Sponges, including this carnivorous sponge, were one of the most abundant fauna during Dive 10.

Sponges, including this carnivorous sponge, were one of the most abundant fauna during Dive 10. Image courtesy of NOAA Okeanos Explorer Program, Our Deepwater Backyard: Exploring Atlantic Canyons and Seamounts 2014. Download larger version (jpg, 1.4 MB).

Dive 10 - Unnamed Seamount
September 30, 2014
38 54.9 N, 64 49.2 W, 4,689 meters
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Okeanos Explorer EX1404L3

Dive 10: Unnamed Seamount. Video courtesy of NOAA Office of Ocean Exploration and Research. Download (mp4, 25.9 MB)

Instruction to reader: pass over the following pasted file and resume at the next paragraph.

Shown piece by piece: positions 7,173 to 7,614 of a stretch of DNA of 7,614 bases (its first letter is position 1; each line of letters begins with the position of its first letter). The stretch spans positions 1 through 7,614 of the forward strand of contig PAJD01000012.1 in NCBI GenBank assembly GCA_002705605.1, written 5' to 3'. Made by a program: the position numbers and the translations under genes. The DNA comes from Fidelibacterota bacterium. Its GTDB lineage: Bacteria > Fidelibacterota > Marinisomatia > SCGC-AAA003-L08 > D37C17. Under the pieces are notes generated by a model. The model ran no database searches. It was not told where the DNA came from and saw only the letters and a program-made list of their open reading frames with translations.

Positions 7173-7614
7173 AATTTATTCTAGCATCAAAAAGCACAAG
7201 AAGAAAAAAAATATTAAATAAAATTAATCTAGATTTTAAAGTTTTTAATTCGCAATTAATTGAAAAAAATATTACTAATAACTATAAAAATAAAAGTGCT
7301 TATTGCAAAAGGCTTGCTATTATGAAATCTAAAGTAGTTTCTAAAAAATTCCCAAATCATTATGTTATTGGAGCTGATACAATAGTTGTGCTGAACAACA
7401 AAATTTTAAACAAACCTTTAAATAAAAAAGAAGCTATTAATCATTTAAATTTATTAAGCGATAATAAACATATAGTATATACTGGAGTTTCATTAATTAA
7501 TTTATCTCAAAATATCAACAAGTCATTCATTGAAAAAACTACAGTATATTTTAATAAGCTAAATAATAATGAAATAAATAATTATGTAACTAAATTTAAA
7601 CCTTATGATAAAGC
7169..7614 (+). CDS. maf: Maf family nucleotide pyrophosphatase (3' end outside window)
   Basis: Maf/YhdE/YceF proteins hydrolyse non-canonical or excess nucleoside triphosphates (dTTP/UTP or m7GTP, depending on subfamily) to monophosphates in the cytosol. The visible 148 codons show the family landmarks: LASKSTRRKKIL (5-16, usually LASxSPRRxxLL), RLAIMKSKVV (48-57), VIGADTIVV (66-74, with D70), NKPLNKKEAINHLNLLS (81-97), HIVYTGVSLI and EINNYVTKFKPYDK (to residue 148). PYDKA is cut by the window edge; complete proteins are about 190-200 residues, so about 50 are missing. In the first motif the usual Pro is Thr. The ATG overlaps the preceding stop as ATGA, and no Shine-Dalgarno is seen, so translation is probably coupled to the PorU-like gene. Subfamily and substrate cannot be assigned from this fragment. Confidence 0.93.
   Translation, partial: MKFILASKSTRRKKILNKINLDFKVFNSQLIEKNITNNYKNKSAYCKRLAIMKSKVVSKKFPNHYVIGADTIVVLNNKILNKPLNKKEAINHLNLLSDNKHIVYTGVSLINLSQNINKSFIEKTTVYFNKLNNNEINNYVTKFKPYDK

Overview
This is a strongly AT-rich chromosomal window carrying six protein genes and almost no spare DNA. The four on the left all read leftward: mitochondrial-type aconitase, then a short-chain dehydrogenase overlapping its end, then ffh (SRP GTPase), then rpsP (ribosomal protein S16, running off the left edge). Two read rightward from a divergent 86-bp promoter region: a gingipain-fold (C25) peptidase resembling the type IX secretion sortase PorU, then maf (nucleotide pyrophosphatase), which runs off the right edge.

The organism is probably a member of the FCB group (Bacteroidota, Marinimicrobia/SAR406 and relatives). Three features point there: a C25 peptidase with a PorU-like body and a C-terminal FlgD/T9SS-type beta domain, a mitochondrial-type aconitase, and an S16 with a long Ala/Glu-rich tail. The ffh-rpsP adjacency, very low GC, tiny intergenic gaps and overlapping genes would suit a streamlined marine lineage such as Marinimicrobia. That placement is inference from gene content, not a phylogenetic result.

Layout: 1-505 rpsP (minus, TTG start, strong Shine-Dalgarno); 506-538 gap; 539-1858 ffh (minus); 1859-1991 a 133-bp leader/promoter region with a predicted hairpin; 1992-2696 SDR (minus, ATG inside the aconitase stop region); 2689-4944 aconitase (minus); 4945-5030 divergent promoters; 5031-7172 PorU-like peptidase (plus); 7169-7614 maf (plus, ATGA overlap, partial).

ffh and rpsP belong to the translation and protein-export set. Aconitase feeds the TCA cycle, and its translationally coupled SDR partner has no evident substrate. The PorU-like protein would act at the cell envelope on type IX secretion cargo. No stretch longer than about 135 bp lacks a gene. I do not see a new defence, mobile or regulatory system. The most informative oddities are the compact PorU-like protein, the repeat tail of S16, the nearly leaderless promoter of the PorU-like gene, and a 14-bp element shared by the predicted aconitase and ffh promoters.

Today, remotely operated vehicle Deep Discoverer (D2) completed its deepest dive ever and the first-ever exploration of an unnamed seamount at a depth of 4,689 meters. D2 began the dive over hard rock with a light sediment cover and scarce encrusting biota that included bamboo corals, anemones, barnacles,  hydroids, corallamorphs, sponges, and Cornularia octocorals. During the transit upslope, D2 also encountered sea stars (including a potential new species), squat lobsters, crinoids, and channel of uniform pebbles of unknown origin. Highlights from the dive included two brief glimpses of a breaststroke isopod with modified limbs that look like paddles, documentation of a variety of lava formations on this seamount, and several carnivorous sponges.